PostPosted: Wed Sep 04, 2019 12:39 am    Post subject: Reply with quote

There is far more to yoga in general and yin yoga in particular than the "physical" as you point out, Mick. There are emotional, psychological and spiritual aspects of the practice too. I discuss this in an article about Playing Your Edge.

Your suggestions are quite good and I am happy that they are working for you.

Cheers
Bernie
Back to top
View user's profile Send private message Send e-mail
Mickcope



Joined: 31 Aug 2019
Posts: 6
Location: England

PostPosted: Wed Sep 04, 2019 3:17 am    Post subject: Reply with quote

Bernie wrote:
There is far more to yoga in general and yin yoga in particular than the "physical" as you point out, Mick. There are emotional, psychological and spiritual aspects of the practice too. I discuss this in an article about Playing Your Edge.

Your suggestions are quite good and I am happy that they are working for you.

Cheers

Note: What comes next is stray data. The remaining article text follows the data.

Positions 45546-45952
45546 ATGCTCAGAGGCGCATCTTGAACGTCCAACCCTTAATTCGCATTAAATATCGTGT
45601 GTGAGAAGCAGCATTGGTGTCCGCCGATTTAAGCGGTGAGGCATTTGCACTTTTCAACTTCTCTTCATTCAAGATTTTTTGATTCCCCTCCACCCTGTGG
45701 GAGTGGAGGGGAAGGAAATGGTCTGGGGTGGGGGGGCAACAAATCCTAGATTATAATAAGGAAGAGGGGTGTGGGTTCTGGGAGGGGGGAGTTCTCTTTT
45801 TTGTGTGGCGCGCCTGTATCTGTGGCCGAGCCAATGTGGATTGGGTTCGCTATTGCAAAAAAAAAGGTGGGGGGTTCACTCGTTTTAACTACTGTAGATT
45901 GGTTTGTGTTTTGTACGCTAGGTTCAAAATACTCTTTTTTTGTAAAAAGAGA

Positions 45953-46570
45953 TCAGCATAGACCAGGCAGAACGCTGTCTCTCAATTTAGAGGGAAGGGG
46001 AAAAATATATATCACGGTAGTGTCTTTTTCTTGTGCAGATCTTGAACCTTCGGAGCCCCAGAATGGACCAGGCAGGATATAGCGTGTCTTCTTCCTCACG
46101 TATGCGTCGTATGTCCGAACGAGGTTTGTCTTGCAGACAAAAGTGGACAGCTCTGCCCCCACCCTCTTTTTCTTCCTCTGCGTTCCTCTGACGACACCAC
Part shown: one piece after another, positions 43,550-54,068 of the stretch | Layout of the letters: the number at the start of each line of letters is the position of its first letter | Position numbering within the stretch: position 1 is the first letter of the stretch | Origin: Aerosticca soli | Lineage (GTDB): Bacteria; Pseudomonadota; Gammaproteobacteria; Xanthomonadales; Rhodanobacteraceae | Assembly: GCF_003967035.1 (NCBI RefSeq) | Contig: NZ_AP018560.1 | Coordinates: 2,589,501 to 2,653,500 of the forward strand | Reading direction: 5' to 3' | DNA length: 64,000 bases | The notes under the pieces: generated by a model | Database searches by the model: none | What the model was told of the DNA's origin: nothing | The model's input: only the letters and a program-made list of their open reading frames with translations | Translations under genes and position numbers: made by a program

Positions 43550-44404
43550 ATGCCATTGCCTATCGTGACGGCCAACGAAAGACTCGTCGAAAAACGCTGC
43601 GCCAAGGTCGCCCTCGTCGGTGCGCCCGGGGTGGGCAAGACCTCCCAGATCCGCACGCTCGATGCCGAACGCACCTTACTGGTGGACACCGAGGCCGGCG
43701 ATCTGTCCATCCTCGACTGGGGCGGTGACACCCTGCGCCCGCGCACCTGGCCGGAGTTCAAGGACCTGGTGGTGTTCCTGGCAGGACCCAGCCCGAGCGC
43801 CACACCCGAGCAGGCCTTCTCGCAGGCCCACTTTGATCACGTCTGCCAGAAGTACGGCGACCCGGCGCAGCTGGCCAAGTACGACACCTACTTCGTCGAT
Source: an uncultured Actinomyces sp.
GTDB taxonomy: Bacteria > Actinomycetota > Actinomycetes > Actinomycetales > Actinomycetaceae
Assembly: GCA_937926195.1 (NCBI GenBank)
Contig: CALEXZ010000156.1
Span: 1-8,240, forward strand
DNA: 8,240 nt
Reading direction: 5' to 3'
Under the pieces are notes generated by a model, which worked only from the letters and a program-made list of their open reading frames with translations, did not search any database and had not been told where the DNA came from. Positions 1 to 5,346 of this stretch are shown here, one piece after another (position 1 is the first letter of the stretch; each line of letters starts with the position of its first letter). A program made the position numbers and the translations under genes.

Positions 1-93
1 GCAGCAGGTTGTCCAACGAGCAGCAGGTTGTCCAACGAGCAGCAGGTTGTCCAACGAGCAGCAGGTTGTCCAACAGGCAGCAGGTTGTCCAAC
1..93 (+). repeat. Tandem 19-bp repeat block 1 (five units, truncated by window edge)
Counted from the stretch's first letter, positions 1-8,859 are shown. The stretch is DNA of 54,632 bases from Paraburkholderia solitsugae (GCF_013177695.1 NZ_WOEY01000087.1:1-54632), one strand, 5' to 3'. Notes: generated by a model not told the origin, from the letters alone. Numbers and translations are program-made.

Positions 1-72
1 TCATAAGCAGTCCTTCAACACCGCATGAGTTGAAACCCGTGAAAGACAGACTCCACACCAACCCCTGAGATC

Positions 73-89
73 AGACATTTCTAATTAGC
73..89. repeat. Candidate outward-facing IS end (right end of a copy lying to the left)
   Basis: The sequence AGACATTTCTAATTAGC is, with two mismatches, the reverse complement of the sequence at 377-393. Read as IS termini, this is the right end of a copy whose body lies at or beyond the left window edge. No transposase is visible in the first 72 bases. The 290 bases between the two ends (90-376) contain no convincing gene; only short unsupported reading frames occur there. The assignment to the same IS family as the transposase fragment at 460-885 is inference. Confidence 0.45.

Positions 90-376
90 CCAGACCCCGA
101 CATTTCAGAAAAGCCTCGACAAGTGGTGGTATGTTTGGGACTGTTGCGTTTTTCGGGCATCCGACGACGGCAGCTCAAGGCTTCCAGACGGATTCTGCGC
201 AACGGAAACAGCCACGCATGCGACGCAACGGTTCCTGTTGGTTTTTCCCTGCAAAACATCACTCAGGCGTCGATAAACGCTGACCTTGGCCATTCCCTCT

Bernie


Lots to learn . and loving it . cheers
Mick
Back to top
View user's profile Send private message
Display posts from previous:   
Post new topic   Reply to topic    YinYoga.com Forum Index -> Yin Yoga Postures, Practice & Sequences All times are GMT + 8 Hours
Page 1 of 1

 
Jump to:  
You cannot post new topics in this forum
You cannot reply to topics in this forum
You cannot edit your posts in this forum
You cannot delete your posts in this forum
You cannot vote in polls in this forum


Powered by phpBB © 2001, 2005 phpBB Group



© 2006-2017 yinyoga.com Please view our Terms of Use page for copyright and copyleft information.